Google Loon Set To Cover Entire Sri Lanka

Posted: Jul 30 2015, 7:57am CDT | by , Updated: Jul 30 2015, 8:19am CDT, in Technology News


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Google Loon Set to Cover Entire Sri Lanka
Credit: Getty Images
  • Google Loon offering internet by using balloons about to be launched in Sri Lanka!

Sri Lanka will become the first country to have free universal internet coverage as Google Loon project will cover the whole country.

Google had announced its Google loon project back in 2013. The aim of the project was to deliver internet to remote and rural areas in the world. Google Loon will use high-tech balloons filled with helium. And these balloons will provide high-speed internet on the island.

Google Loon project will first be launched in Sri Lanka, according to AFP. Google and the Sri Lankan authorities have joined forces to launch the project in the country.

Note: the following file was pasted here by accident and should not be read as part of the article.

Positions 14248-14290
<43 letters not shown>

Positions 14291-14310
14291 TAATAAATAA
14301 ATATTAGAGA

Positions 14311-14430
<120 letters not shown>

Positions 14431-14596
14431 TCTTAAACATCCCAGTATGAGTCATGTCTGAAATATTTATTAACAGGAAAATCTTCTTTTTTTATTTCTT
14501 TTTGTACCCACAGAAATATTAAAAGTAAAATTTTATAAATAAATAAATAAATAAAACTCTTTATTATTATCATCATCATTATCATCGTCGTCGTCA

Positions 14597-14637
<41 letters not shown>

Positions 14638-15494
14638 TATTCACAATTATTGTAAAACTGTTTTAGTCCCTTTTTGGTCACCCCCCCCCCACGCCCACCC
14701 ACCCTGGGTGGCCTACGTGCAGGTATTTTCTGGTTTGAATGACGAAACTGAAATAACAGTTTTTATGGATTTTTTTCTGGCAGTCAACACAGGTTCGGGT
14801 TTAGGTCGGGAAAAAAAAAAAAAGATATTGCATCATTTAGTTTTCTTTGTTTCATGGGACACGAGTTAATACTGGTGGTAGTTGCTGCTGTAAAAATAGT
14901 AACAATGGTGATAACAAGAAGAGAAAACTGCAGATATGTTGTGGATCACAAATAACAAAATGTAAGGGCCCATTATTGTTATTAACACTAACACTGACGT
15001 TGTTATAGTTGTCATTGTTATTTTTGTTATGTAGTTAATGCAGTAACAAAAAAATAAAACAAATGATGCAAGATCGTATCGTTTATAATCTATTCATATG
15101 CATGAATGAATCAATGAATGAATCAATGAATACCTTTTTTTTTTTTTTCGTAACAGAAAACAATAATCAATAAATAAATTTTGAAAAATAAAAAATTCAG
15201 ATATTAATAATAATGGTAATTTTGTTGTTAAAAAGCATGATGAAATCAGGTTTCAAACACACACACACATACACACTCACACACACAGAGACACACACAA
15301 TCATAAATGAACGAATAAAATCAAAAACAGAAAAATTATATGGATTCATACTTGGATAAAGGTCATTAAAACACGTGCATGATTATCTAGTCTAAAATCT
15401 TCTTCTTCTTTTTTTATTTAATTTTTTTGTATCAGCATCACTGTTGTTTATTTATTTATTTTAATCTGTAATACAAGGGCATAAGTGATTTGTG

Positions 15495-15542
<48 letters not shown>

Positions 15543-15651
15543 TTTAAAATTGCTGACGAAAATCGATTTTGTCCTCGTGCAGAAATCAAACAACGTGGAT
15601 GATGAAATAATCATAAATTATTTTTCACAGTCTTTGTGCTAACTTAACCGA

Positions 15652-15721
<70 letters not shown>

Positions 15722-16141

Both Google and Sri Lankan government confirmed the news on Tuesday. Sri Lanka will become the first country in the region with universal internet coverage. Almost everyone in the country will have access to internet.

The Foreign Minister of Sri Lanka Mangala Samaraweera also talked about the project. She said that Google Loon will be launched from the capital city Colombo above the Indian Ocean.

The balloons will contain the gear necessary to establish an internet connection. Balloon technology will cover every corner of Sri Lanka from North to South. Villages such as the Dondra to Point Pedro will all have internet access.

March 2016 is the date set for the completion of Google Loon project. Internet service providers will be able to access the balloon. And this will reduce their operational charges. The project by Google will also help in bringing down the prices of internet services.

According to Google once the balloon are up and running, they will hardly be visible to humans. The balloons will be placed in the stratosphere at twice the distance commercial airlines take.

The balloons will stay in the air for 100 days. An algorithm will track the activity of the balloons. Initial tests on the project were carried out in New Zealand back in 2013.

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